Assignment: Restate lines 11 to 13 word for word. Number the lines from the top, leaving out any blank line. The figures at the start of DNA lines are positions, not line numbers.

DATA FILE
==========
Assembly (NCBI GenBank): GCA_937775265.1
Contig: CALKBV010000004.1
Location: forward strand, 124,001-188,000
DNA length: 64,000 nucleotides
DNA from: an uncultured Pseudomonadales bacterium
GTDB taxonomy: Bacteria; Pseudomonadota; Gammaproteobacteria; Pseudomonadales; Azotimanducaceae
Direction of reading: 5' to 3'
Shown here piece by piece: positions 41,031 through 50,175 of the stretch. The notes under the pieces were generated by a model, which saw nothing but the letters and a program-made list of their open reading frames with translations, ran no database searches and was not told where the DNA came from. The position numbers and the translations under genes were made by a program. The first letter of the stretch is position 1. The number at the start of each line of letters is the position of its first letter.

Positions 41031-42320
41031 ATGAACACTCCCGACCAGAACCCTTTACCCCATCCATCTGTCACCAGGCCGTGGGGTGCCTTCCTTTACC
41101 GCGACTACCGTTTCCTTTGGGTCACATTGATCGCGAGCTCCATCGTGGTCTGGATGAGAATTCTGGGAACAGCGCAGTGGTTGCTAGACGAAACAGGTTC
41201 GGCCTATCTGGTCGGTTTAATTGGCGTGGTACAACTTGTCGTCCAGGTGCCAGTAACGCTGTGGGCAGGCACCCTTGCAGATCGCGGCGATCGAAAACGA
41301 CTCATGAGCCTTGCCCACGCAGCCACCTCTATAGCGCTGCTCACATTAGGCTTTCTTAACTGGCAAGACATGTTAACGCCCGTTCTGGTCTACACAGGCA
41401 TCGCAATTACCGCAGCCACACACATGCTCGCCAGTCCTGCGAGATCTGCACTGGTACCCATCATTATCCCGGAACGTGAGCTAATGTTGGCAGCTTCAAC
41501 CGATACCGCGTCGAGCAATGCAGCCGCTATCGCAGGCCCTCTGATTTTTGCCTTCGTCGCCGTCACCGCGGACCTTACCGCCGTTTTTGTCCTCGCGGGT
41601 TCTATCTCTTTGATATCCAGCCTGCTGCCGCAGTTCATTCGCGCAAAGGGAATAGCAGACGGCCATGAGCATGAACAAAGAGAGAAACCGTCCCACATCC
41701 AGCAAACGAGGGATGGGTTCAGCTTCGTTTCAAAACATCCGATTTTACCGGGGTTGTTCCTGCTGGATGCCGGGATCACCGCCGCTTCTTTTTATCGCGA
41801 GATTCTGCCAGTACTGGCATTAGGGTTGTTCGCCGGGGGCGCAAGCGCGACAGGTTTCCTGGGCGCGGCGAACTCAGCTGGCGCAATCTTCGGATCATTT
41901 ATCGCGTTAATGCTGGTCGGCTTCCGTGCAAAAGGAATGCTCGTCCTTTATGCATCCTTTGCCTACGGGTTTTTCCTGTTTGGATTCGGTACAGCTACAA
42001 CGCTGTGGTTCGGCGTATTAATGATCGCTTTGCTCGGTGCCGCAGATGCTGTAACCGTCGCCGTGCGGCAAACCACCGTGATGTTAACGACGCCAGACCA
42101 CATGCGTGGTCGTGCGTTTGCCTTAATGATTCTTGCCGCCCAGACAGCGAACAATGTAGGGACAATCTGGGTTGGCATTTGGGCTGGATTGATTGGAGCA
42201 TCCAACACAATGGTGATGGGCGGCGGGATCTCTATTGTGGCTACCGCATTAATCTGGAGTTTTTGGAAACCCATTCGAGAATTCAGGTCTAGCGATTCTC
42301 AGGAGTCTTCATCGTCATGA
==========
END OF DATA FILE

41101 GCGACTACCGTTTCCTTTGGGTCACATTGATCGCGAGCTCCATCGTGGTCTGGATGAGAATTCTGGGAACAGCGCAGTGGTTGCTAGACGAAACAGGTTC
41201 GGCCTATCTGGTCGGTTTAATTGGCGTGGTACAACTTGTCGTCCAGGTGCCAGTAACGCTGTGGGCAGGCACCCTTGCAGATCGCGGCGATCGAAAACGA
41301 CTCATGAGCCTTGCCCACGCAGCCACCTCTATAGCGCTGCTCACATTAGGCTTTCTTAACTGGCAAGACATGTTAACGCCCGTTCTGGTCTACACAGGCA